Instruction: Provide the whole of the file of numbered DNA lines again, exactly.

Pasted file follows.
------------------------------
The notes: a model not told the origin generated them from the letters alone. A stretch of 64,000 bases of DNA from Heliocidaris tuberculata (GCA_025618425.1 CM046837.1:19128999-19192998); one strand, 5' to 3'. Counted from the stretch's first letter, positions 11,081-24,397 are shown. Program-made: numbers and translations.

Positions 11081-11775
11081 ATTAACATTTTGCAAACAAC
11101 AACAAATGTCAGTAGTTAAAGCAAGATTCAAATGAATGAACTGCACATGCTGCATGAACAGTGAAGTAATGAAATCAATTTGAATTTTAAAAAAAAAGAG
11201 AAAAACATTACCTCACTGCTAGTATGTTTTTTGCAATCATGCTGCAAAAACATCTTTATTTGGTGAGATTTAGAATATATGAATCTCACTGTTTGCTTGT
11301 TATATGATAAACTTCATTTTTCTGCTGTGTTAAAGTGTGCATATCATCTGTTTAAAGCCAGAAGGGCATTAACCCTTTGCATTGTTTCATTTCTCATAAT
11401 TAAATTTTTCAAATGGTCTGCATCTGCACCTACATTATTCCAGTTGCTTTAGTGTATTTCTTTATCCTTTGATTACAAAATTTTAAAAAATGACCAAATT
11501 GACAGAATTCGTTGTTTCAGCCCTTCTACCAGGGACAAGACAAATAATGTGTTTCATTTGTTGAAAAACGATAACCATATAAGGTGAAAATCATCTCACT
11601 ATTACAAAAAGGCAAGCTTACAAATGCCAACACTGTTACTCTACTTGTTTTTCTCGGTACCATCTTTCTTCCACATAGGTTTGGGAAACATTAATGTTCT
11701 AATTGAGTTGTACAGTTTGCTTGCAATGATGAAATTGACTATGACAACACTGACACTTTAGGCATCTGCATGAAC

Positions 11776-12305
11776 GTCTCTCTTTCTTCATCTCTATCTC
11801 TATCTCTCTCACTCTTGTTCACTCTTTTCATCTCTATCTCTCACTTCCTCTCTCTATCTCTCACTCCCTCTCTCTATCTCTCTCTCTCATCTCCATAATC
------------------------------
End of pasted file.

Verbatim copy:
The notes: a model not told the origin generated them from the letters alone. A stretch of 64,000 bases of DNA from Heliocidaris tuberculata (GCA_025618425.1 CM046837.1:19128999-19192998); one strand, 5' to 3'. Counted from the stretch's first letter, positions 11,081-24,397 are shown. Program-made: numbers and translations.

Positions 11081-11775
11081 ATTAACATTTTGCAAACAAC
11101 AACAAATGTCAGTAGTTAAAGCAAGATTCAAATGAATGAACTGCACATGCTGCATGAACAGTGAAGTAATGAAATCAATTTGAATTTTAAAAAAAAAGAG
11201 AAAAACATTACCTCACTGCTAGTATGTTTTTTGCAATCATGCTGCAAAAACATCTTTATTTGGTGAGATTTAGAATATATGAATCTCACTGTTTGCTTGT
11301 TATATGATAAACTTCATTTTTCTGCTGTGTTAAAGTGTGCATATCATCTGTTTAAAGCCAGAAGGGCATTAACCCTTTGCATTGTTTCATTTCTCATAAT
11401 TAAATTTTTCAAATGGTCTGCATCTGCACCTACATTATTCCAGTTGCTTTAGTGTATTTCTTTATCCTTTGATTACAAAATTTTAAAAAATGACCAAATT
11501 GACAGAATTCGTTGTTTCAGCCCTTCTACCAGGGACAAGACAAATAATGTGTTTCATTTGTTGAAAAACGATAACCATATAAGGTGAAAATCATCTCACT
11601 ATTACAAAAAGGCAAGCTTACAAATGCCAACACTGTTACTCTACTTGTTTTTCTCGGTACCATCTTTCTTCCACATAGGTTTGGGAAACATTAATGTTCT
11701 AATTGAGTTGTACAGTTTGCTTGCAATGATGAAATTGACTATGACAACACTGACACTTTAGGCATCTGCATGAAC

Positions 11776-12305
11776 GTCTCTCTTTCTTCATCTCTATCTC
11801 TATCTCTCTCACTCTTGTTCACTCTTTTCATCTCTATCTCTCACTTCCTCTCTCTATCTCTCACTCCCTCTCTCTATCTCTCTCTCTCATCTCCATAATC